Bringing Crime Back In: Toward a Better Understanding of Police Arrest Decisions

The article comments on a study published in the August 1996 issue of the "Journal of Research in Crime and Delinquency" on suspects' demeanor and its impact on police action. The "discovery" that police officers did not fully enforce the criminal law coincided with the arri...

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Bibliographic Details
Main Author: Klinger, David A.
Format: Electronic/Print Article
Language:English
Published: 1996
In:Journal of research in crime and delinquency
Year: 1996, Volume: 33, Issue: 3, Pages: 333-336
Online Access: doi
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Availability in Tübingen:Present in Tübingen.
IFK: In: Z 31
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Summary:The article comments on a study published in the August 1996 issue of the "Journal of Research in Crime and Delinquency" on suspects' demeanor and its impact on police action. The "discovery" that police officers did not fully enforce the criminal law coincided with the arrival of the conflict perspectives on the criminological scene. This happenstance had a tremendous impact on the social scientific search for understanding of how and why the police actually exercise their arrest powers. The core claim of conflict and labeling theories-that extralegal considerations play a pivotal role in the operation of formal social control-led police researchers to focus their hunt for the determinants of arrest on factors other than criminal conduct. The recent studies add substantially to our meager knowledge about the crime-arrest link by demonstrating that crime plays a far bigger role in arrest decisions than previous research had indicated. Recent research indicates that, by bringing crime back in as a central variable in the study of arrest, future research can provide a clearer picture of the relative effects of crime and extralegal variables. Such a development would increase substantially our understanding of police arrest decisions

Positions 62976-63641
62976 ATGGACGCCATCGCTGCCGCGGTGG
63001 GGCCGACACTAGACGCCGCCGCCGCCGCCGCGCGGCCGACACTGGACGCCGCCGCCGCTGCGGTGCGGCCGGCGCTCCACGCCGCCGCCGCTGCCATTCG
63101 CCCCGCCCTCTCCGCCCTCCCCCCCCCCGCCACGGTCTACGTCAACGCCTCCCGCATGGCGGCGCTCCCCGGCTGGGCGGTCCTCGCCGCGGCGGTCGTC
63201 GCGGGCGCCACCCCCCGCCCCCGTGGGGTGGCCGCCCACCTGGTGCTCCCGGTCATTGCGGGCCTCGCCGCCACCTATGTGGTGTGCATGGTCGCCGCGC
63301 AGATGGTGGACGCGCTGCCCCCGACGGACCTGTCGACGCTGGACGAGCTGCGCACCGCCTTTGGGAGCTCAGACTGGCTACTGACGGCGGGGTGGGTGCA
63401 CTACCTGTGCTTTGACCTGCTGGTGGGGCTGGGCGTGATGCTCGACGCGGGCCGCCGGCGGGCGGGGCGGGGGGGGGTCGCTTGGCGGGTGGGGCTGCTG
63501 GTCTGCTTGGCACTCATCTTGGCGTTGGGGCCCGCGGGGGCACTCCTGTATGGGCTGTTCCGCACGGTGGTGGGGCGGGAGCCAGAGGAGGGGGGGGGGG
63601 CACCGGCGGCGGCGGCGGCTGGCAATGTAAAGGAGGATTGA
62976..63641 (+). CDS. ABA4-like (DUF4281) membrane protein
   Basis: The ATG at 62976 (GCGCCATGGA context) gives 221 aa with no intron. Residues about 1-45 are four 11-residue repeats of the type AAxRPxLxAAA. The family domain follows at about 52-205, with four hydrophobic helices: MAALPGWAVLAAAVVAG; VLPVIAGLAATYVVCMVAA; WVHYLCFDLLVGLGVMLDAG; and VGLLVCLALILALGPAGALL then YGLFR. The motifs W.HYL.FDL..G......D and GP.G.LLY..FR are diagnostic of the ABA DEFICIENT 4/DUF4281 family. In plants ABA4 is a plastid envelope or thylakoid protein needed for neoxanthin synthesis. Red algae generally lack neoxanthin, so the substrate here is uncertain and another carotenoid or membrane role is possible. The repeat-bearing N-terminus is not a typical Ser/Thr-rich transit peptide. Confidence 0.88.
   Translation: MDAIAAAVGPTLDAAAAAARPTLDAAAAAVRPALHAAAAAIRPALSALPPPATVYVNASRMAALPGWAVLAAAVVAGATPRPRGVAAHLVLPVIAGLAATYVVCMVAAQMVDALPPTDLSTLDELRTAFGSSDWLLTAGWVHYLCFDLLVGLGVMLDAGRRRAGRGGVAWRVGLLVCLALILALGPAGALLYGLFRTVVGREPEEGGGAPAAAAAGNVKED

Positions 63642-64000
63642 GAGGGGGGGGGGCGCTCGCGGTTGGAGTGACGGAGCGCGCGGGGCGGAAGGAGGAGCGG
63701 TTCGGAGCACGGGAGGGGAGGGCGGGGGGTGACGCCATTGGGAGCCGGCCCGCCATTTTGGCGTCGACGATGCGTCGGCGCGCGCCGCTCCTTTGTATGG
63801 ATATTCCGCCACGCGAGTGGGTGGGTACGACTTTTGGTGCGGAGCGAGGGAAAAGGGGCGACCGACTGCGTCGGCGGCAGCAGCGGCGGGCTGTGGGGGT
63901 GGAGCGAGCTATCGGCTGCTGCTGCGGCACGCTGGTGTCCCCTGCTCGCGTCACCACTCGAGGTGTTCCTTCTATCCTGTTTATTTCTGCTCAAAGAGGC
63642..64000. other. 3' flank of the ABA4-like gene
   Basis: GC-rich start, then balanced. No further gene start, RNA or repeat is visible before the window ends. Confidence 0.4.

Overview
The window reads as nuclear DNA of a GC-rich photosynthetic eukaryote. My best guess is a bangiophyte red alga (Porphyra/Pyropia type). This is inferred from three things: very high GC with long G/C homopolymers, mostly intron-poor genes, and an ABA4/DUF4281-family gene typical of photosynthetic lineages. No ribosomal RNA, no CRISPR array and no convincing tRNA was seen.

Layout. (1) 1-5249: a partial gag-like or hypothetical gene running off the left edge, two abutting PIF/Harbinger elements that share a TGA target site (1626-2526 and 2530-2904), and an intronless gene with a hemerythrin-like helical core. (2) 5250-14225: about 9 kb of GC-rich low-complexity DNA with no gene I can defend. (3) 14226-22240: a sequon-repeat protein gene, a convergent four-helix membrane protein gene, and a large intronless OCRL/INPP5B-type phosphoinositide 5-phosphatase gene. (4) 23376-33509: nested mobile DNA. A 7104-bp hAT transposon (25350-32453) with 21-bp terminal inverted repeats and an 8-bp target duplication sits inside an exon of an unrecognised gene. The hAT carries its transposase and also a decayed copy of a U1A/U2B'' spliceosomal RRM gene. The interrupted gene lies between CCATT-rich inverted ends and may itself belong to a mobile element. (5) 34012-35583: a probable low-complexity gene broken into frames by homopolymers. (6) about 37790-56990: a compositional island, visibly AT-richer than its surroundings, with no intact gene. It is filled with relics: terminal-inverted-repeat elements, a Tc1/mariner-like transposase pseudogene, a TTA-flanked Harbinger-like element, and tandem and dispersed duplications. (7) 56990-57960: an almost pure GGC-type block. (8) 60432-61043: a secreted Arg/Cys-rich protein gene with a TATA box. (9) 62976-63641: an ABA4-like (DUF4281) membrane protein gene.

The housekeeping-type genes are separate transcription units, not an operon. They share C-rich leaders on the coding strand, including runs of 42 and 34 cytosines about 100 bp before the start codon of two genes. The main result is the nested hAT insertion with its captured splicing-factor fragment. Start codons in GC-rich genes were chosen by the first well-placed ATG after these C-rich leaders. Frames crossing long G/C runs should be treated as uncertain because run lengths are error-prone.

ISSN:0022-4278